Blade Server vs Rack Server vs Tower Server
Servers comes in different shapes, sizes, and configurations. Organizations take decisions about which servers to deploy depending on availability of data center space, performance, budget, and scalability.
In this article we will explore more about various types of servers – Blade Server, rack sever & tower server and understand their advantages and disadvantages and how each category fits into specific server requirements of data centres.
About Blade Servers
Blade servers are circuit boards within server enclosures and known for their high processing power and dense environment. They are also known as expansions module.
Blade server enclosure has several modular circuit boards which are known as blades. These blades are stripped down to CPUs, network controllers and memory and some also has internal storage drives as well. The other components such as switches, ports and power supply or connectors are shared through chassis.
The enclosure typically fits as per rack unit measurements to save space. Blades can be clustered for high redundancy or can be managed individually by administrators as a separate server to assign it to specific applications and can have end user specific blades. This structure also supports hot swapping.
Blade servers have high processing power and they are designed to serve complex computing requirements. The high performance can be scaled if the data center where they are hosted have sufficient cooling and power requirements to support dense infrastructure.
Blade servers Pros and Cons
- There is no separate need for power and cooling requirement as chassis supplies power to blades and this in turn reduces energy expenditure.
- Blade servers take up minimal space and have high processing power
- Blade servers can host multiple types of software and applications such as primary OS, hypervisors, databases, web services and other enterprise applications
- The monitoring is centralized, and it supports clustering for high availability, hot swapping feature which supports increased availability
- Initial deployment and configuration costs are high.
- Highly dense blade servers require advanced climate control in data centres where they are hosted. Heating, cooling, ventilation is required expenditure to main high performance of blade servers.
About Rack Servers
Mounted or standardized servers which can reach upto 10 feet height and good where space is a constraint in closely packed data center space. These are general purpose servers deployed to support broad range of applications and computing services. They are housed vertically to save space in data centres. Standard configuration for a rack server measured in units (1.75” tall * 19” wide).
Rack servers Pros and Cons
- Rack servers are self-contained units designed to run intensive computing operations and house everything within required to run as a stand alone or in a networked environment it has its own power source, CPU, and memory.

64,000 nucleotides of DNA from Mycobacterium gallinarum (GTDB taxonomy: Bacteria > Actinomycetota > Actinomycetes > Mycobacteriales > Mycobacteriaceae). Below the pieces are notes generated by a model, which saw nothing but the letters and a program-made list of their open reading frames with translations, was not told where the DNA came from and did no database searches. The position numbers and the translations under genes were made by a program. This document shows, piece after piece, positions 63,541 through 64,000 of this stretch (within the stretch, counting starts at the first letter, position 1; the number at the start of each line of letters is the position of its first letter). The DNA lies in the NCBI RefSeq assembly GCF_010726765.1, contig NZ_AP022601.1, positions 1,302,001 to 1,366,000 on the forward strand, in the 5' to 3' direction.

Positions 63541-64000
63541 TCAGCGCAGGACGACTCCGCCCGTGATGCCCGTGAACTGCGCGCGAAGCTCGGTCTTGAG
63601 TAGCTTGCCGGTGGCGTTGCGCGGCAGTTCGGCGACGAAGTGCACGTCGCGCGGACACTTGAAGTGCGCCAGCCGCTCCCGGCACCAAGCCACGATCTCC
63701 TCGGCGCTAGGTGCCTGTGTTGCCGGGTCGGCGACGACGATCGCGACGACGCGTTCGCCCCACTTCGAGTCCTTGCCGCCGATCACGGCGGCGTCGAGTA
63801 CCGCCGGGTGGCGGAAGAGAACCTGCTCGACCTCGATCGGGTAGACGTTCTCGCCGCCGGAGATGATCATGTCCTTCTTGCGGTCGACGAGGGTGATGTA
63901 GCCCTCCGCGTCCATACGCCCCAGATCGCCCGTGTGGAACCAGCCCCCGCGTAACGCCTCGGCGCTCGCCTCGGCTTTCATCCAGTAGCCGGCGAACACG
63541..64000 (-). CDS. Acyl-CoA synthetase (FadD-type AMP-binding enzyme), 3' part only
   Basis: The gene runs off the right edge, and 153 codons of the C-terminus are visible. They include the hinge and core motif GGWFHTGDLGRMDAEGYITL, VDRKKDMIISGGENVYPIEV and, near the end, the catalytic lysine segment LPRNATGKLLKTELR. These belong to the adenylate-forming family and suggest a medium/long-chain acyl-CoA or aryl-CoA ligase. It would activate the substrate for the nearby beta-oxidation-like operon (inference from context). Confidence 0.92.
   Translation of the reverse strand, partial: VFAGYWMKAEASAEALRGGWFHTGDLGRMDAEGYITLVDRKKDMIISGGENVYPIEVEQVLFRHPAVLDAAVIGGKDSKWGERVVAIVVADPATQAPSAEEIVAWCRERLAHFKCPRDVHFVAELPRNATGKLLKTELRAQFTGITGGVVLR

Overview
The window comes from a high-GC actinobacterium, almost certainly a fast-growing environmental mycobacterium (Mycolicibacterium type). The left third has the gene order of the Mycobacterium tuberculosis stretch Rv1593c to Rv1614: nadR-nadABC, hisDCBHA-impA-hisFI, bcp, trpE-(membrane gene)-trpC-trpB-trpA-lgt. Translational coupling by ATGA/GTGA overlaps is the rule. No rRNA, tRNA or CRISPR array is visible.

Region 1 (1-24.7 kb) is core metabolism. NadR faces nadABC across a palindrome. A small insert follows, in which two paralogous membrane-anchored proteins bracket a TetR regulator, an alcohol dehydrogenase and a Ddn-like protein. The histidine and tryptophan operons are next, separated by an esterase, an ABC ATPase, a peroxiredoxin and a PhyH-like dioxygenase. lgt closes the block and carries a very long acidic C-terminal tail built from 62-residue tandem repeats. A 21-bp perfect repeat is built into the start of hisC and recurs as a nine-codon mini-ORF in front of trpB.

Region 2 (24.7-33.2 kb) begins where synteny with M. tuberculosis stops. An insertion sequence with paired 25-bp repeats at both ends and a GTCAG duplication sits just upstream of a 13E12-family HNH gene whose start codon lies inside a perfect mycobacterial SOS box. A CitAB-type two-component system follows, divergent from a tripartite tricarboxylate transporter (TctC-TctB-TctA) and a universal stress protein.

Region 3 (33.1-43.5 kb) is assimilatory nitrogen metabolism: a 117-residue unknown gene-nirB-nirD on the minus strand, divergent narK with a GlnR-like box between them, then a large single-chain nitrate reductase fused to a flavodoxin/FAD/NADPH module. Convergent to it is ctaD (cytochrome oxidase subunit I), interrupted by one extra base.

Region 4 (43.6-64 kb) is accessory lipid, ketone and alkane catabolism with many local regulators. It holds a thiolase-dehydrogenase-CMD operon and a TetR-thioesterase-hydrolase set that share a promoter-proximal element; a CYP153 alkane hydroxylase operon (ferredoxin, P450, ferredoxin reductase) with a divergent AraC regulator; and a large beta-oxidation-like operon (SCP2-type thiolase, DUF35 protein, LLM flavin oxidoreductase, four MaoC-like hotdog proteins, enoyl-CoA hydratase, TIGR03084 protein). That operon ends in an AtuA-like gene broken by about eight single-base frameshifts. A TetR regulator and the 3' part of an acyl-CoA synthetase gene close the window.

- Highly efficient for use in data center having limited space. Easy to expand with additional memory, storage, and processors. If servers are clustered, then hot swapping can be done for rack servers for redundancy
- Ease of management and energy costs are low.
- Densely populated racks require more cooling power which in turn raises energy costs. More the number of rack servers more will be the energy requirements.
- More efforts on troubleshooting and management.
About Tower Servers
Tower servers are characterized for their high optimization and customization to support organizations high configuration and scalability requirements.
Standalone chassis configuration with minimal components is the characteristic of tower servers. No high-end graphic cards and high RAM or peripherals.
Meant for mid-size businesses who want to maintain customized upgrade path and can be configured as general-purpose servers, web servers, email servers, network servers etc. Customization can be inhouse to have one powerful server hosting applications and processes.
Tower installations require separate keyboards, mouse and display monitors and network storage can be shared.
Tower servers Pros and Cons
- Highly scalable as they come with minimal configuration and can be upgraded based on business needs and less expensive than a fully loaded server
- Cooling costs are low as due to low component density
- Upgrade expenses could be high
- Servers don’t fit into racks and consume space in data center. Any upgrade or configuration change or troubleshooting require enclosure to be opened which is cumbersome
- In Multi tower environment , investment is required separately for each switch
Blade vs Rack vs Tower servers
Below table summarizes the key points of comparison between these three:
|Definition||An enclosure composed of circuit board with minimal components. It houses multiple blades and have power and networking requirements served through chassis||No external hard enclosure but housed in slots of rack structure.||Standalone server built in vertical structure. They usually come within minimal parts and pre-loaded software and can be optimized for specific needs.|
|Cost||Lower priced||Highly priced||Less expensive and cheaper|
|Size||Smaller in size and compact||Large||Comparatively large|
|Cabling||Less cabling requirement||More cabling requirement||More cabling requirement|
|Business model||Majorly used by large organizations||Ideal for small and mid-size businesses||Ideal for small businesses|
|Mount inside||Chassis||Rack structure||Rack or stand alone|
|Operational cost||Lower costs to manage||High costs to manage||High|
|Examples||DELL M630, DELL M830, Lenovo Flex system x440, Lenovo x240MS, UCS B200M4, UCS B420M4||UCS C220 M4, HP DL360 Gen9, HP DL160 Gen9, DELL R630, Lenovo x3550 M5||HPE ProLiant, DELL PowerEdge|
Download the comparison table: Blade vs Rack Vs Tower servers